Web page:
Do I need a cervical smear test if I've never had sex with a man?

Research shows your risk of developing cervical cancer is very low if you’ve never been sexually active. You may decide that you don’t want to have a cervical screening test when you are invited. However, you can still have a test if you want one.

If you’ve ever had sex or been sexually active, you should have regular cervical screening tests, regardless of your sexuality.

What is cervical screening?

Cervical screening is a method of preventing cervical cancer by detecting abnormal cells in a woman’s cervix (neck of the womb). Most cases cervical cancer are caused by the human papillomavirus (HPV).

HPV is passed on by skin-to-skin contact. Any woman who has had sex, including that with another woman, may have come into contact with HPV and should therefore have cervical screening.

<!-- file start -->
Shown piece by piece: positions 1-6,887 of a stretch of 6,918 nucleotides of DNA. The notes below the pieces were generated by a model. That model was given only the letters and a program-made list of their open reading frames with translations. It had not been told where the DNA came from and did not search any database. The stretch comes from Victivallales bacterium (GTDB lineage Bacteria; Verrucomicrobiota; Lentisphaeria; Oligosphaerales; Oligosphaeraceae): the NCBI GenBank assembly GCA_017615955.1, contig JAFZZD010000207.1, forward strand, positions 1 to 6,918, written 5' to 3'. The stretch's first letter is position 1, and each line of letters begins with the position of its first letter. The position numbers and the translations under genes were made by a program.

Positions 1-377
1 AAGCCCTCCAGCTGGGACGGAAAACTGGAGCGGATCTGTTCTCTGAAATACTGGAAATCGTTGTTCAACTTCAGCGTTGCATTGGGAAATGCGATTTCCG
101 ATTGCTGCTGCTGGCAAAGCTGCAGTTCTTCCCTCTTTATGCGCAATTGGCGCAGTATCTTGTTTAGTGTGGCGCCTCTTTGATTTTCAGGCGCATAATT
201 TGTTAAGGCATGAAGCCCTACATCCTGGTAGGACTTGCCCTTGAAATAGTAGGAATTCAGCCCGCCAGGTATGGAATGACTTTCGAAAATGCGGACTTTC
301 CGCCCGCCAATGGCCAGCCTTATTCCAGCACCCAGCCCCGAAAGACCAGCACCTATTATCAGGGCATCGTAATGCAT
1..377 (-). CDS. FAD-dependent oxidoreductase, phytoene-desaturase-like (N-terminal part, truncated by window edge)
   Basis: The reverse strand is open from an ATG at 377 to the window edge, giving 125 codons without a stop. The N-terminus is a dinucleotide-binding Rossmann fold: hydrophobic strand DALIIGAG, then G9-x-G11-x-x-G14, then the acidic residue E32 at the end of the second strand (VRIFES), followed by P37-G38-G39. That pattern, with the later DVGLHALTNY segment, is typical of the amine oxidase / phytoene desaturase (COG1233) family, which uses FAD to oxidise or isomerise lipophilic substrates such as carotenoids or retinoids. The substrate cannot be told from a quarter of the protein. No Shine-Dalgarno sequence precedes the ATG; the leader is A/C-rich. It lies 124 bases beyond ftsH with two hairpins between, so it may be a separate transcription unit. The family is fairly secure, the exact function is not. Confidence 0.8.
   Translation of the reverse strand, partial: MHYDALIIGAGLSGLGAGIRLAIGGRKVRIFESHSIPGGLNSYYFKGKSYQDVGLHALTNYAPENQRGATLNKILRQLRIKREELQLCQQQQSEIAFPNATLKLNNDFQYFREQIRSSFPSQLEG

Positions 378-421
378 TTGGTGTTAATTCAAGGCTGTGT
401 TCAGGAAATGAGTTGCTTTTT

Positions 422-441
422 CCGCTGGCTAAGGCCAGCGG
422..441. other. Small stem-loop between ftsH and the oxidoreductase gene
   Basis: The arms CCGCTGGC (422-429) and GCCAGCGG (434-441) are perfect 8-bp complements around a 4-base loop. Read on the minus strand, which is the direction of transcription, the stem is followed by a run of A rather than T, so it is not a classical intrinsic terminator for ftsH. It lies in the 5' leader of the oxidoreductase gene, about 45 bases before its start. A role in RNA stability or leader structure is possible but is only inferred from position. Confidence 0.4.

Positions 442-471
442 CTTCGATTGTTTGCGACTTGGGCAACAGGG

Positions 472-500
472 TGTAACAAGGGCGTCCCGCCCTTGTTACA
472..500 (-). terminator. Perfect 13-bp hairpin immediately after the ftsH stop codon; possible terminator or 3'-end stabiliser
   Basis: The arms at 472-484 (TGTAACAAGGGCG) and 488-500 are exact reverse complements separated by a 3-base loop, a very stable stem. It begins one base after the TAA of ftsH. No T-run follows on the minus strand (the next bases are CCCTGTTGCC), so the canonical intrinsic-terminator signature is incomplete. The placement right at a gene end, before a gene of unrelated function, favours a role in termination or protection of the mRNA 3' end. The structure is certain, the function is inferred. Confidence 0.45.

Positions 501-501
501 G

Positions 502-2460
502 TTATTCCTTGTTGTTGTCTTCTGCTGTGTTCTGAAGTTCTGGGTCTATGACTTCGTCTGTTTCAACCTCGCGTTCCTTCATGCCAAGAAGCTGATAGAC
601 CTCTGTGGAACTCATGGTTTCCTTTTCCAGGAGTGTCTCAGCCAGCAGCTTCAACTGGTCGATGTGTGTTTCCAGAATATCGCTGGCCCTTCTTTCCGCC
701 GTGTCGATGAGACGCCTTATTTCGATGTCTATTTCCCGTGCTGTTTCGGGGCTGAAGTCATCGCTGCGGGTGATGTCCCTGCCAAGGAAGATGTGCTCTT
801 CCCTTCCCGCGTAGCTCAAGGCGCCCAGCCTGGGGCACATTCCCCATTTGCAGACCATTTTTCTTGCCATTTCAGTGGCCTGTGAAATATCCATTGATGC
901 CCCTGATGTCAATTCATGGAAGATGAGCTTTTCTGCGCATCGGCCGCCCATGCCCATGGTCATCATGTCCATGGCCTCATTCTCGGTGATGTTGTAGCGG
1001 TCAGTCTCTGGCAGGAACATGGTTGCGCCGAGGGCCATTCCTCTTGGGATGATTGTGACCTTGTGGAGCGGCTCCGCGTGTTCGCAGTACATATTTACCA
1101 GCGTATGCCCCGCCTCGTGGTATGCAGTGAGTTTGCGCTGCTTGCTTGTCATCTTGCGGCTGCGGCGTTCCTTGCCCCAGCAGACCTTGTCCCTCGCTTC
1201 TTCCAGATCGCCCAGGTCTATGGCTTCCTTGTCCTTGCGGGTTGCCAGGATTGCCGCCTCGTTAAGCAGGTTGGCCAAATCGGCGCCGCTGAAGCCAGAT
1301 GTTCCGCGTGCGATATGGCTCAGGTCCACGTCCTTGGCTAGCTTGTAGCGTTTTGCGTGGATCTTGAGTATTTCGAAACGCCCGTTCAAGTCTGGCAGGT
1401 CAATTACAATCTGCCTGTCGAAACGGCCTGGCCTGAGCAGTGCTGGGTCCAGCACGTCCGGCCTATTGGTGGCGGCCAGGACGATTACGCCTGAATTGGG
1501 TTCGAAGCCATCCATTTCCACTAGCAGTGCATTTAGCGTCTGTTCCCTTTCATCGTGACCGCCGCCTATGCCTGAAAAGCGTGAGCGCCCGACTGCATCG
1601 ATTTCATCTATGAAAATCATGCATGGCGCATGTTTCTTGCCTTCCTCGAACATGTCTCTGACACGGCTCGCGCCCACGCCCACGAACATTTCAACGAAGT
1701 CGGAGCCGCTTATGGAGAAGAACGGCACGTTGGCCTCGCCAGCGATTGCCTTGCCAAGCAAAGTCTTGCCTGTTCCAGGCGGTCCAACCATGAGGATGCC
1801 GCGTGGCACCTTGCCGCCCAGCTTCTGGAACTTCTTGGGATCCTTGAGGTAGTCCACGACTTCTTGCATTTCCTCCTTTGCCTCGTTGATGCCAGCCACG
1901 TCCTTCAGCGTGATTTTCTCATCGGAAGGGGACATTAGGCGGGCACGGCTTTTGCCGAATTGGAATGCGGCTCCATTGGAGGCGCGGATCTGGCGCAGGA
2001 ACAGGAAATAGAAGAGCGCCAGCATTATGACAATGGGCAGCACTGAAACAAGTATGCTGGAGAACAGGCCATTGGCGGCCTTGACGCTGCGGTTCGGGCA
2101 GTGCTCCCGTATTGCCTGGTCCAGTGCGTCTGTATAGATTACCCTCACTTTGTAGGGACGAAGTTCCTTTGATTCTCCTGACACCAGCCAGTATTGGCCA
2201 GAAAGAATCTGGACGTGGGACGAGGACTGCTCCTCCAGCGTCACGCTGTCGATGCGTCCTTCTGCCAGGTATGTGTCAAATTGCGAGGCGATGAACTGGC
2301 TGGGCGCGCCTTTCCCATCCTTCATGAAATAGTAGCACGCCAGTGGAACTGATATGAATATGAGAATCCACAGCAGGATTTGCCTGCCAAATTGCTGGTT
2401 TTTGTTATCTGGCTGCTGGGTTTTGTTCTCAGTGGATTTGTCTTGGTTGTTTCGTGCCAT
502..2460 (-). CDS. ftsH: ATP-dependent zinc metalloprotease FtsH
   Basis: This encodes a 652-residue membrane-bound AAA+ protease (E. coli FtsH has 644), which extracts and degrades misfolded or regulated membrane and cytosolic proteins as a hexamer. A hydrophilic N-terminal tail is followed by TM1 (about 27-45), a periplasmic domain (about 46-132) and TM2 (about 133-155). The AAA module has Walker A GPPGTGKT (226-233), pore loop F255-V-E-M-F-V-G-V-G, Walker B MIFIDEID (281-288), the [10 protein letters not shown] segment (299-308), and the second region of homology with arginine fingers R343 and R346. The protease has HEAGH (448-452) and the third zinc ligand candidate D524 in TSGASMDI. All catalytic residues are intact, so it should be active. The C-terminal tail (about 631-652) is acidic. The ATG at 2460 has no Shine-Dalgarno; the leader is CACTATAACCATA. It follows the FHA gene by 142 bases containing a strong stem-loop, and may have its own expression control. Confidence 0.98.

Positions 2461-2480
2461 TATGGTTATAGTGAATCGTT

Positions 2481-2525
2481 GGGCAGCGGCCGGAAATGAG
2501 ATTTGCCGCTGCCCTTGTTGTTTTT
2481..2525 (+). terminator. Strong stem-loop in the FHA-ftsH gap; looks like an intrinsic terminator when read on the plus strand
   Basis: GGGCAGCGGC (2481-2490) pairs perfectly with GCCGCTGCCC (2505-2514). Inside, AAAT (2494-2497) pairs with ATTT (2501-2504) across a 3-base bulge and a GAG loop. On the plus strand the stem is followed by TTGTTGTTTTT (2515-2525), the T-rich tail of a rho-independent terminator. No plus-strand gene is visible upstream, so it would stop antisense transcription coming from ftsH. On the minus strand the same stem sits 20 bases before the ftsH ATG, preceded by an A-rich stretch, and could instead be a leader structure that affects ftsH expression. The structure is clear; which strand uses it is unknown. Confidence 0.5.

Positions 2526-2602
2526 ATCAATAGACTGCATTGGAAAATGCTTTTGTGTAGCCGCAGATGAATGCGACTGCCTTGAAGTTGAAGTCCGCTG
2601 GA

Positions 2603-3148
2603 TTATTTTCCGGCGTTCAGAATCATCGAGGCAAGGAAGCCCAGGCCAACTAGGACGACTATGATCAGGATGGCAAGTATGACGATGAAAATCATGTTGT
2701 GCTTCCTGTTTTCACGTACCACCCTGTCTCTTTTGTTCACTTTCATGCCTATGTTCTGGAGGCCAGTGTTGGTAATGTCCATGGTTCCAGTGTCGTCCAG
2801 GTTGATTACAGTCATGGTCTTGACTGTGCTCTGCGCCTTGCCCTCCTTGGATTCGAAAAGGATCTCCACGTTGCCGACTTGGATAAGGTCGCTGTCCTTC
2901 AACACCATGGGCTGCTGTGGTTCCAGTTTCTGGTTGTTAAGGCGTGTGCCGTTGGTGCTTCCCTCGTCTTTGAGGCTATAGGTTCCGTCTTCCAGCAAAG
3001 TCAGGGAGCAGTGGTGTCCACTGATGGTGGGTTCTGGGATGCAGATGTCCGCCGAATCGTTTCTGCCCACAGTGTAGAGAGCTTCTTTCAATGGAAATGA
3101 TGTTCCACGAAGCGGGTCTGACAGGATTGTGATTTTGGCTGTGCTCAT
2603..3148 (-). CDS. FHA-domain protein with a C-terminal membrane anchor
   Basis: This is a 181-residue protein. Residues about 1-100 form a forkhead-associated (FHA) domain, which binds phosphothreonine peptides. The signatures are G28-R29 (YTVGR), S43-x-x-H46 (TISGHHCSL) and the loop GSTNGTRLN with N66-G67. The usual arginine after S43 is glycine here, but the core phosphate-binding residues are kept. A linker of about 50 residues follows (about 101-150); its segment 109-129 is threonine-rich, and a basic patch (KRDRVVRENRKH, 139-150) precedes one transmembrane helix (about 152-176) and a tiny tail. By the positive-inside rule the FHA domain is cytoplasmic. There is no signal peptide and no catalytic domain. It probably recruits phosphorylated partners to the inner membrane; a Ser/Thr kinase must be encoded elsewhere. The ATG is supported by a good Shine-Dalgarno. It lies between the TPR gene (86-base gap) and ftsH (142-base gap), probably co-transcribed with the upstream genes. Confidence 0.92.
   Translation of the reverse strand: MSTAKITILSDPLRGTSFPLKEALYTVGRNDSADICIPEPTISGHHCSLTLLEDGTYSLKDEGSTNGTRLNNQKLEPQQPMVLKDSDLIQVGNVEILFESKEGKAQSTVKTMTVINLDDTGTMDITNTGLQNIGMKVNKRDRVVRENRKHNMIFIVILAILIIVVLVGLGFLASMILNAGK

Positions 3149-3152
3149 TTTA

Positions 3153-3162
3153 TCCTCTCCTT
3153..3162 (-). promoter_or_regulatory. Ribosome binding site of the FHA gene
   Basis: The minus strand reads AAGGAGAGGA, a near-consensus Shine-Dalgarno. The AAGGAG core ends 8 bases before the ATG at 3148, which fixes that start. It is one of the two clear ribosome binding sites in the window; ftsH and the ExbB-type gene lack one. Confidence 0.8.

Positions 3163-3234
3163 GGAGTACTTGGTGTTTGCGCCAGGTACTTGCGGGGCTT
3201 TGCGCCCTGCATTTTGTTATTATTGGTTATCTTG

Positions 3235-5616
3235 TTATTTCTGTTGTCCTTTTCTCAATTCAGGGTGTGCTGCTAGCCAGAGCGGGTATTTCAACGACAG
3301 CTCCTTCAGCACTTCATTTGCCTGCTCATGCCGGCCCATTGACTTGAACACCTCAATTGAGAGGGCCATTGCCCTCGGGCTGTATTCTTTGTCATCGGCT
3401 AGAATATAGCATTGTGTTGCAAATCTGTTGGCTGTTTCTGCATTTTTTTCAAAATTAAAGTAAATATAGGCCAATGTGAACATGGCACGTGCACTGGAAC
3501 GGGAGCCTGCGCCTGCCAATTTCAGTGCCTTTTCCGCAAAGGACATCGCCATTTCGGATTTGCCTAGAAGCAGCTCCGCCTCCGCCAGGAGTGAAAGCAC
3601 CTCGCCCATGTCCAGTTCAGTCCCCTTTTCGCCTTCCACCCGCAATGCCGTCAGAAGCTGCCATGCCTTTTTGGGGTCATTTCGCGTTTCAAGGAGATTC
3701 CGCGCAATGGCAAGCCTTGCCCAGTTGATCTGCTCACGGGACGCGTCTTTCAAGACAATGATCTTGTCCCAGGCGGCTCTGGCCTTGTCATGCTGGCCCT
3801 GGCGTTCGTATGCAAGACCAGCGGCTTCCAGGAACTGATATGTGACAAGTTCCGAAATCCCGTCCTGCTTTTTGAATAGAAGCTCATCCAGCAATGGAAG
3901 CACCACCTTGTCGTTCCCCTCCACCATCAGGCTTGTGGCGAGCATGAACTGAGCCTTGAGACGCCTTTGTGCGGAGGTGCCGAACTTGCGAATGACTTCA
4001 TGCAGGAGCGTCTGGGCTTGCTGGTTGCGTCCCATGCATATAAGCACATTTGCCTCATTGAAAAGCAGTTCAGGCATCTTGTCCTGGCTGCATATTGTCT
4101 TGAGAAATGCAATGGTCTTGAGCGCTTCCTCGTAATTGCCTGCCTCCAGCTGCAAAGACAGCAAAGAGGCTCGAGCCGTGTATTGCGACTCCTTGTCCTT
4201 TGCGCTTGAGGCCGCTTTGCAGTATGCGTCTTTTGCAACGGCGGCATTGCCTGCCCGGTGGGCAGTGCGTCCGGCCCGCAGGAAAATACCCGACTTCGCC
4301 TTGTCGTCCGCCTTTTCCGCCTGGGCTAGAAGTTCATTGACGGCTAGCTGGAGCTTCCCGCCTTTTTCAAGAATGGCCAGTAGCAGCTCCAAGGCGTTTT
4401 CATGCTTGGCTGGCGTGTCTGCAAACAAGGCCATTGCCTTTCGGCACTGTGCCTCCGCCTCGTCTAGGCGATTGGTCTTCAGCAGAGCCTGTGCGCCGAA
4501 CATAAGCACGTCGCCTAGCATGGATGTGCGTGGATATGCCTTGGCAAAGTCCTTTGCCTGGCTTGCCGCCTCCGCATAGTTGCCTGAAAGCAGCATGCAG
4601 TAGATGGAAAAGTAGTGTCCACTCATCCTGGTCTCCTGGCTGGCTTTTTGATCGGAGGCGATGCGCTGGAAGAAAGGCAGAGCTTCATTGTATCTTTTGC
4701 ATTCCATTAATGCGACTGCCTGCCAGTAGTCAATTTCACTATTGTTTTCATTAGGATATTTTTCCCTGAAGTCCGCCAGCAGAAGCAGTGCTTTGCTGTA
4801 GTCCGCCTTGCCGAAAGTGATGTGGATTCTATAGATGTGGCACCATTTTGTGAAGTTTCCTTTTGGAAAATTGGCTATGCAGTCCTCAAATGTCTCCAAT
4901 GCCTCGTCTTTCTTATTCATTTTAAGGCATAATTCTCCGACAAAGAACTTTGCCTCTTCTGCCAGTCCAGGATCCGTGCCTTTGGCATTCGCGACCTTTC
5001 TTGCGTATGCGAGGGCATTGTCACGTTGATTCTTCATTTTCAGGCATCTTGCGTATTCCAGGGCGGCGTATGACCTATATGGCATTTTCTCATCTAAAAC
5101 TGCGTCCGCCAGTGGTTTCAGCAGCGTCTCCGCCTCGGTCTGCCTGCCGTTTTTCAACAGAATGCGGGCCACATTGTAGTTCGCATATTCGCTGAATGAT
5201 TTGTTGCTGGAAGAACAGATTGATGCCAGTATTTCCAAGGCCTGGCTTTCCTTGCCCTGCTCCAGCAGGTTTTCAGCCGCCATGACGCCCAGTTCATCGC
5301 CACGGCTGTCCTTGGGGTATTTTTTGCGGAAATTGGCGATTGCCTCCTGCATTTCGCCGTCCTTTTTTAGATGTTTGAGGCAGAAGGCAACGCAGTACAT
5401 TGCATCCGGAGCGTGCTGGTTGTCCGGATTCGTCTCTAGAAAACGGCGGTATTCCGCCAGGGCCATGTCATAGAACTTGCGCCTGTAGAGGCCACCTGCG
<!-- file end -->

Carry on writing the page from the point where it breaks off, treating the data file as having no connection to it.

The NHS Cervical Screening Programme aims to reduce the number of women who develop cervical cancer by regularly screening all women aged 25 to 64.

Read more information about when cervical screening should be done, including who should have a cervical screening test and who may not need one.

Read the answers to more questions about women’s health.

Further information:


Video: smear test

A smear test is a screening method to detect pre-cancerous cells. A gynaecologist explains what the test involves, why and how often you should have it.

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Next review due:

Page last reviewed: 16/01/2014

Next review due: 15/01/2016